Despite another loss, spirits high at Liberty’s UNITY Day
LOIS ELFMAN | 8/15/2019, 7:30 p.m.
The New York Liberty lost 84–69 to the Seattle Storm on Sunday afternoon as the team made its regular season debut at Barclays Center. Prior to the game, the team hosted its third annual UNITY Day and fans were invited to attend either a pre-game youth basketball clinic or a workshop in partnership with WOWsdom, an organization founded by former WNBA President Donna Orender.
WOWsdom uses the power of authentic storytelling to provide encouragement and offer real world advice to girls and young women. The book “WOWsdom! The Girl’s Guide to the Positive and the Possible” contains letters from a diverse range of individuals and lessons that readers can apply to their lives. Several contributors read their letters to the audience.
“The stories are so touching and relatable. I feel it’s really inspiring,” said Tatiana Fahie, 15, who was visiting New York and heard about the WOWsdom event through Girl Up. Fahie said some of her takeaways from the event were “Be yourself and don’t let anybody tell you that you can’t be who you want to be. Embrace your friendships and relationships.”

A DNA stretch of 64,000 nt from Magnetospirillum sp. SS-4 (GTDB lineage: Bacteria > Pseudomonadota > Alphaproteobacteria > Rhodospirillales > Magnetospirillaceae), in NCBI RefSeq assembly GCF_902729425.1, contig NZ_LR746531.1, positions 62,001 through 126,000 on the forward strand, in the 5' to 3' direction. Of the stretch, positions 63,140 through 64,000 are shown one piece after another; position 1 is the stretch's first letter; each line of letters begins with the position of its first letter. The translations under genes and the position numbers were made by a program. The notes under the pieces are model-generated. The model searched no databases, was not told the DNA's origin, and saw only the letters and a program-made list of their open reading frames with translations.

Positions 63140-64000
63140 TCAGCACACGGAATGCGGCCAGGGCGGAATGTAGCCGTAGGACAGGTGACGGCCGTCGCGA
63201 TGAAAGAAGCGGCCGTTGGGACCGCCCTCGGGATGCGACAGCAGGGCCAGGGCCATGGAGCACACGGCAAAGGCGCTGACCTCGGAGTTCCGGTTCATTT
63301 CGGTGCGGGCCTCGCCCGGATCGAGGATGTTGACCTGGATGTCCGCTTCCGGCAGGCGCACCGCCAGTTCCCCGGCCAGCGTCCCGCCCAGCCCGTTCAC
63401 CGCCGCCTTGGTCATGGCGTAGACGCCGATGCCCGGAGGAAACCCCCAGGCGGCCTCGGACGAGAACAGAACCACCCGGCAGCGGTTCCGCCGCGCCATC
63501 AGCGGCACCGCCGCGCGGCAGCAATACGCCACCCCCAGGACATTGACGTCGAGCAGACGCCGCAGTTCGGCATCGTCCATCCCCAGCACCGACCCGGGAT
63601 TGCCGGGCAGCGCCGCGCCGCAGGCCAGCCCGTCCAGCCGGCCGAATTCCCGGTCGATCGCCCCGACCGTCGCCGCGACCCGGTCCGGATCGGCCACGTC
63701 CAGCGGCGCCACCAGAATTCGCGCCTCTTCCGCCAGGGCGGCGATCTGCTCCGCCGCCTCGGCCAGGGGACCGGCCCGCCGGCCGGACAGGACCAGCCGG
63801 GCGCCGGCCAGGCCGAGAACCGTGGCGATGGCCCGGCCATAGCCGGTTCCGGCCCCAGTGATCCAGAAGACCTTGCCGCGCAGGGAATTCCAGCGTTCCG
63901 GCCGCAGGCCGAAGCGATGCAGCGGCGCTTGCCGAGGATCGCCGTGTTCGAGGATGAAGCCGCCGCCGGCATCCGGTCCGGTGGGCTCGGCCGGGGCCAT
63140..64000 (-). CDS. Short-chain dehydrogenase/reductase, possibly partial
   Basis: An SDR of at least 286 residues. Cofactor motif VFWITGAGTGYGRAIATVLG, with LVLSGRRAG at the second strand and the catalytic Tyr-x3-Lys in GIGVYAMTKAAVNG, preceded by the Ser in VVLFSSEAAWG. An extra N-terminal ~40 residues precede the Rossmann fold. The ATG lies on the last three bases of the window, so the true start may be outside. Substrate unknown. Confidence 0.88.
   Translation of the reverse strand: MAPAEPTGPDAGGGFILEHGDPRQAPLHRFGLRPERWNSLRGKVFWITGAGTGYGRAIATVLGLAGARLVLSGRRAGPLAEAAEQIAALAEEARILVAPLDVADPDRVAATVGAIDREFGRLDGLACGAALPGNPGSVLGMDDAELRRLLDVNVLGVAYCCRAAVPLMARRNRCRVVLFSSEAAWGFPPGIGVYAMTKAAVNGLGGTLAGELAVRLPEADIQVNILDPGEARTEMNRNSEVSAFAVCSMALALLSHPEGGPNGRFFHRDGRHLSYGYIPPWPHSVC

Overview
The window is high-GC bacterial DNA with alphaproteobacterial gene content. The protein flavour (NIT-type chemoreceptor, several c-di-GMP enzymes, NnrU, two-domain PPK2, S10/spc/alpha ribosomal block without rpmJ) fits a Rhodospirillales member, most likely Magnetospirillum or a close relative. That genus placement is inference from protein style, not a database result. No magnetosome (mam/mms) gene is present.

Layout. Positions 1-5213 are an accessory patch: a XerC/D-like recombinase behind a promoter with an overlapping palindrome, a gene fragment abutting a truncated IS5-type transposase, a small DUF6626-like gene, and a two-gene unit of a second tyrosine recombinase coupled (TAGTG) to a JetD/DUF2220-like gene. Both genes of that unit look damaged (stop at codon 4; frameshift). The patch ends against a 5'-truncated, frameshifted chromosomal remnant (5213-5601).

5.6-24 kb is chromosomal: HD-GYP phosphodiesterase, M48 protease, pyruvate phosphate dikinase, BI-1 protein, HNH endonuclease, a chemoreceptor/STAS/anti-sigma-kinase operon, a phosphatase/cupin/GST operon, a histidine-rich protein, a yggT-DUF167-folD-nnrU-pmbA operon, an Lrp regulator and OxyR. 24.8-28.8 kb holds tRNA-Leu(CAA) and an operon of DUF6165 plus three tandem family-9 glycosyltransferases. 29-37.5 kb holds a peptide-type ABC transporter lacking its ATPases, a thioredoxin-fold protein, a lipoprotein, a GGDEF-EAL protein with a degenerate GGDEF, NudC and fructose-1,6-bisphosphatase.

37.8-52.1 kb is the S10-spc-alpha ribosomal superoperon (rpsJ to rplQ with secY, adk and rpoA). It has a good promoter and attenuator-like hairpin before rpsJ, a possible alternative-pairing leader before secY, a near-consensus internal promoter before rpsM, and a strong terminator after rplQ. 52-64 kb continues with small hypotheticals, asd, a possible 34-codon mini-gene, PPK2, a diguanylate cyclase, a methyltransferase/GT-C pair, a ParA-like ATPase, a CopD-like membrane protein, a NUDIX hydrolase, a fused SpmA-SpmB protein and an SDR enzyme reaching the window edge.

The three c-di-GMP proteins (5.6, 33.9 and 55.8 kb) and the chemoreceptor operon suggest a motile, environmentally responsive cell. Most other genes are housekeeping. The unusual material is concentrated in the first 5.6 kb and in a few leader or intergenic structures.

Ita Ekpoudom, the founder and CEO of Tigress Ventures, read her piece about growing up in the South in an immigrant family and finding her inner strength and individuality. “Today was amazing, reading my letter in the presence of young people and feeling the energy in this room,” said Ekpoudom. “There’s so much excitement before we even go and watch the game.”
“As adult women, we’ve been there and done that, so we’re sharing our life experiences and giving our young girls some wisdom,” said Lakesha Burton, assistant chief with the Jacksonville, Florida sheriff’s office. A contributor to the book, her theme is resilience.
The Thursday before UNITY Day, the Liberty hosted a panel discussion about issues faced by women who’ve been impacted by the criminal justice system, which was attended by players Tina Charles and Tanisha Wright.
“The New York Liberty organization is doing a really good job of continuing to open up platforms so we can continue to have this conversation,” said Wright. “The panel was super compelling and informative. It opens your eyes up to so many things. It gives you a new perspective to see things in a different light.”
Wright was born in Brooklyn. Although she didn’t grow up in New York, she spent many summers in town and learned some valuable basketball skills. Playing at Barclays was a thrill. “It was awesome playing in front of friends and family,” she said.